Private Correspondence of William Cowper, Esq: With Several of His Most Intimate Friends, 1. kötet

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E. Littell, 1824 - 385 oldal
 

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74. oldal - ... amusement. There is nothing but this — no occupation within the compass of my small sphere, poetry excepted, that can do much towards diverting that train of melancholy thoughts, which, when I am not thus employed, are for ever pouring themselves in upon me. And if I did not publish what I write, I could not interest myself sufficiently in my own success to make an amusement of it.
255. oldal - The very head and front of my offending Hath this extent, no more. Rude am I in my speech, And little bless'd with the set phrase of peace ; For since these arms of mine had seven years...
261. oldal - I waited, and waited in circumstances of mind that made a state of non-employment peculiarly irksome to me. I longed for the pen, as the only remedy, but I could find no subject: extreme distress of spirit at last drove me, as, if I mistake not, I told you some time since, to lay Homer before me, and translate for amusement.
169. oldal - HAVE neither long visits to pay nor to receive, nor ladies to spend hours in telling me that which might be told in five minutes, yet often find myself obliged to be an economist of time, and to make the most of a short opportunity. Let our station be as retired as it may, there is no want of playthings and avocations, nor much need to seek them, in this world of ours. Business, or what presents itself to us under that imposing character, will find us out, even in the stillest retreat, and plead...
180. oldal - A thick fog envelopes every thing, and at the same time it freezes intensely. You will tell me that this cold gloom will be succeeded by a cheerful spring, and endeavour to encourage me to hope for a spiritual change resembling it ; — but it will be lost labour. Nature revives again ; but a soul once slain lives no more.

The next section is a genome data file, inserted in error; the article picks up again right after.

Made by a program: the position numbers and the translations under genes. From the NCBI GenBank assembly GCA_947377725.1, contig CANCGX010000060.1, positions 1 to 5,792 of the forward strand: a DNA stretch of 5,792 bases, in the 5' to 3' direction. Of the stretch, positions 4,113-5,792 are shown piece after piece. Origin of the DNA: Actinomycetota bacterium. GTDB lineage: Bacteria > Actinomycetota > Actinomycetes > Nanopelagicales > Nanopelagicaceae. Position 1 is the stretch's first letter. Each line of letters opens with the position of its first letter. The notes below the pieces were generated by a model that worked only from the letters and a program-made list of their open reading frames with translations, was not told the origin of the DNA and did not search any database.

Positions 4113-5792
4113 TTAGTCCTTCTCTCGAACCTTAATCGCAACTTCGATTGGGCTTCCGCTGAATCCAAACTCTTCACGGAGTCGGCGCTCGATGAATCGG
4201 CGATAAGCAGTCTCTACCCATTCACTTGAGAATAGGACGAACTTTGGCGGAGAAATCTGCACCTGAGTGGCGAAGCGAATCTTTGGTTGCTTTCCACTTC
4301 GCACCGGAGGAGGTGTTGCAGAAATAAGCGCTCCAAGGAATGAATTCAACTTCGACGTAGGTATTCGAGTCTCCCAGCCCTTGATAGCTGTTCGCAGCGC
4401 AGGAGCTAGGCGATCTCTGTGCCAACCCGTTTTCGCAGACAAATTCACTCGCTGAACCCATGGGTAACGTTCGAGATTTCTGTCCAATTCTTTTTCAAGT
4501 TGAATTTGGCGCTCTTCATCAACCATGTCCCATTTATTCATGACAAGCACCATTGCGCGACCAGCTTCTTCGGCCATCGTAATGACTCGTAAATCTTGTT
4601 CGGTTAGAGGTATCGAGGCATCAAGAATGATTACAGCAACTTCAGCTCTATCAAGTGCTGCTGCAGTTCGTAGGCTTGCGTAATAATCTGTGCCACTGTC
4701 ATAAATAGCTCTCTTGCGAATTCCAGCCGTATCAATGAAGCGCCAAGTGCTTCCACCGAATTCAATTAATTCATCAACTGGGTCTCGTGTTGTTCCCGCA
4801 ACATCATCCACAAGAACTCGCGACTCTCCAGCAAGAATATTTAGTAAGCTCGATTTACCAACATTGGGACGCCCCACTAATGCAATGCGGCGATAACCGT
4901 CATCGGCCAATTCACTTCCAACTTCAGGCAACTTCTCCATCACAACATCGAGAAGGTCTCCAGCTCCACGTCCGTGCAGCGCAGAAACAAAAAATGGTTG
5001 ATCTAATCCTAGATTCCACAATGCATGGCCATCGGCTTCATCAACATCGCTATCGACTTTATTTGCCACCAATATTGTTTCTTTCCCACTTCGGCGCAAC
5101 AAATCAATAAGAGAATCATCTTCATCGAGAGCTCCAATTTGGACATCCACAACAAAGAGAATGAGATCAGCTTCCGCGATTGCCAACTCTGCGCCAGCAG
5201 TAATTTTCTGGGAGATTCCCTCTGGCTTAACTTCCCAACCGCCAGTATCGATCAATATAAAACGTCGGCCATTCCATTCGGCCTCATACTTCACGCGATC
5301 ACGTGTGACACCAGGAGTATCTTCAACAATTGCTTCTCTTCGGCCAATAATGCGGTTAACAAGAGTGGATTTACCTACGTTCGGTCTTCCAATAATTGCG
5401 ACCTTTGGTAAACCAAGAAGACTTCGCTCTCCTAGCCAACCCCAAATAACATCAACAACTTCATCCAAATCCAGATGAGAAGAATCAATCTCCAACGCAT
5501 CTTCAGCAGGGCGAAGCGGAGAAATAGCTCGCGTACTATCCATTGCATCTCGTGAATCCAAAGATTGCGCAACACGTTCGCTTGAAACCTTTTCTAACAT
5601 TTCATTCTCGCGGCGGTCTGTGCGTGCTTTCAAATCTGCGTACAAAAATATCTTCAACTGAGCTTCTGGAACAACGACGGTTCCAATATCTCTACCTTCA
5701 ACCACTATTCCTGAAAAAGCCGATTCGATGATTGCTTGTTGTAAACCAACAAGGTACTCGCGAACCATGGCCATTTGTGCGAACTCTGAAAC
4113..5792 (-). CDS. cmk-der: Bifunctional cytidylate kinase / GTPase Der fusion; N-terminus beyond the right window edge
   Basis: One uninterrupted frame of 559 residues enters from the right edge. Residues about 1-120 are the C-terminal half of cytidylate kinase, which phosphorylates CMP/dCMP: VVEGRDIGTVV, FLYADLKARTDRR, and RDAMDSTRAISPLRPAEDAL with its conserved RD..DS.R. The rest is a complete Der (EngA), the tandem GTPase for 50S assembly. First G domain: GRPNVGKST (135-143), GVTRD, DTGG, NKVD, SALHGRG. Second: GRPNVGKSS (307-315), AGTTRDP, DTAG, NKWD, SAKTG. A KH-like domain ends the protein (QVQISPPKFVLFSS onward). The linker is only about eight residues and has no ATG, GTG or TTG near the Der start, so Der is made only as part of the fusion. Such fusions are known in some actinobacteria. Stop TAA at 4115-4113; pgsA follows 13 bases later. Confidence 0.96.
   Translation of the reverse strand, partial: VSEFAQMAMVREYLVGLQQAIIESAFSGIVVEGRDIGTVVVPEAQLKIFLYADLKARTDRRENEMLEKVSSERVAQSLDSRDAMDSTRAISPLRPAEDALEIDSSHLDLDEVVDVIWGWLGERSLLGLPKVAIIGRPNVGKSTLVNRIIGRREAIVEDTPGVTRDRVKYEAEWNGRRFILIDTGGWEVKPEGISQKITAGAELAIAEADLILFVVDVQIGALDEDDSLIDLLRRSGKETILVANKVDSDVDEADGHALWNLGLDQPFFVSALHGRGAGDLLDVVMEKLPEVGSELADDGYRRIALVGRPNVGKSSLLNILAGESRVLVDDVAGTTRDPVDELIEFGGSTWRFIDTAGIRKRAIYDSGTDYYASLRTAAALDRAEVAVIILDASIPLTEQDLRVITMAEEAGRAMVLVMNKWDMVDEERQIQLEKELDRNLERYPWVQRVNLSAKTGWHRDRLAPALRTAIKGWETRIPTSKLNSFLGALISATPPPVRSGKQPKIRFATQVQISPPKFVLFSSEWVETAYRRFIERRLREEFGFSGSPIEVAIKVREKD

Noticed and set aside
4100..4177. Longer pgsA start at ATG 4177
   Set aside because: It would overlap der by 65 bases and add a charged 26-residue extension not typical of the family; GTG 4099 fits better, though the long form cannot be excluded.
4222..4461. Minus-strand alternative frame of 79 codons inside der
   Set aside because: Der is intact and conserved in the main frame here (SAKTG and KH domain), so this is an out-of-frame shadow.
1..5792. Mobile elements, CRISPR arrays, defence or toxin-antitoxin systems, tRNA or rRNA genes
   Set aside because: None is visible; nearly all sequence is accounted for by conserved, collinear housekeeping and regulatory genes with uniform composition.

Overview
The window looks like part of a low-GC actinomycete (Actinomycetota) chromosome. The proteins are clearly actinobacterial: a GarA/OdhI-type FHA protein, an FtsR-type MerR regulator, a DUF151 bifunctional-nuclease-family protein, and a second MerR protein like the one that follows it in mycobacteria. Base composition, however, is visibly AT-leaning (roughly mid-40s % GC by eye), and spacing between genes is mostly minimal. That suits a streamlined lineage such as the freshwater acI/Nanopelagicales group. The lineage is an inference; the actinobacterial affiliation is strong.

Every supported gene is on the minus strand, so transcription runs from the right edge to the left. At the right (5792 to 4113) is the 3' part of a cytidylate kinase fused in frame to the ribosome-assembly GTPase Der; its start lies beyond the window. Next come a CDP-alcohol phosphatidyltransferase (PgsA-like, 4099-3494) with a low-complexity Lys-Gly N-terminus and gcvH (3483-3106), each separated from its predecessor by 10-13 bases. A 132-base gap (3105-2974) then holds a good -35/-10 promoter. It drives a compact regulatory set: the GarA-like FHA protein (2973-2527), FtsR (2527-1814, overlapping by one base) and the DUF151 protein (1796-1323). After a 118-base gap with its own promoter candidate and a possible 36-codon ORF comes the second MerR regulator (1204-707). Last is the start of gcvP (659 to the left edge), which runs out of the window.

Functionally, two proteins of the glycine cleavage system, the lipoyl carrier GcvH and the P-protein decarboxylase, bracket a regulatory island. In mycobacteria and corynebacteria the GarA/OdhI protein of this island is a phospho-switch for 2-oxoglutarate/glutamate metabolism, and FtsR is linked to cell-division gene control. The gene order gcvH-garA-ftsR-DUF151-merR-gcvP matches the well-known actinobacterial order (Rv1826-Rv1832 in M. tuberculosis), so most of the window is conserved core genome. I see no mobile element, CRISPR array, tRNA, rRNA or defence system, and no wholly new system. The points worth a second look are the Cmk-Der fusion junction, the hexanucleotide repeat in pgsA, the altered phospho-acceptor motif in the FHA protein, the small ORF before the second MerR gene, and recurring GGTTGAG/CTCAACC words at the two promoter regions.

39. oldal - Thursday society, and was an Eton man, which lowered him prodigiously in our esteem. I once thought Swift's letters the best that could be written ; but I like Gray's better. His humour or his wit, or whatever it is to be called, is never ill-natured or offensive ; and yet, I think, equally poignant with the Dean's.
187. oldal - It is not possible to conceive a more engaging and agreeable character than the gentleman's, or a more consummate assemblage of all that is called goodnature, complaisance, and innocent cheerfulness than is to be seen in the lady. They have lately received many gross affronts from the people of the place, on account of their religion. We thought it therefore the more necessary to treat them with respect.
238. oldal - The literati are all agreed to a man, that, although Pope has given us two pretty poems under Homer's titles, there is not to be found in them the least portion of Homer's spirit, nor the least resemblance of his manner.
219. oldal - I have only endeavoured to serve them, and the loss will be their own. And as to their commendations, if I should chance to win them, I feel myself equally invulnerable there. The view that I have had of myself, for many years, has been so truly humiliating, that I think the praises of all mankind could not hurt me. God knows that I speak my present sense of the matter at least most truly, when I say that the admiration of creatures like myself seems to me a weapon the least dangerous that my worst...
88. oldal - You wish for more attention, I for less. Dissipation itself would be welcome to me, so it were not a vicious one ; but however earnestly invited, it is coy, and keeps at a distance. Yet with all this distressing...

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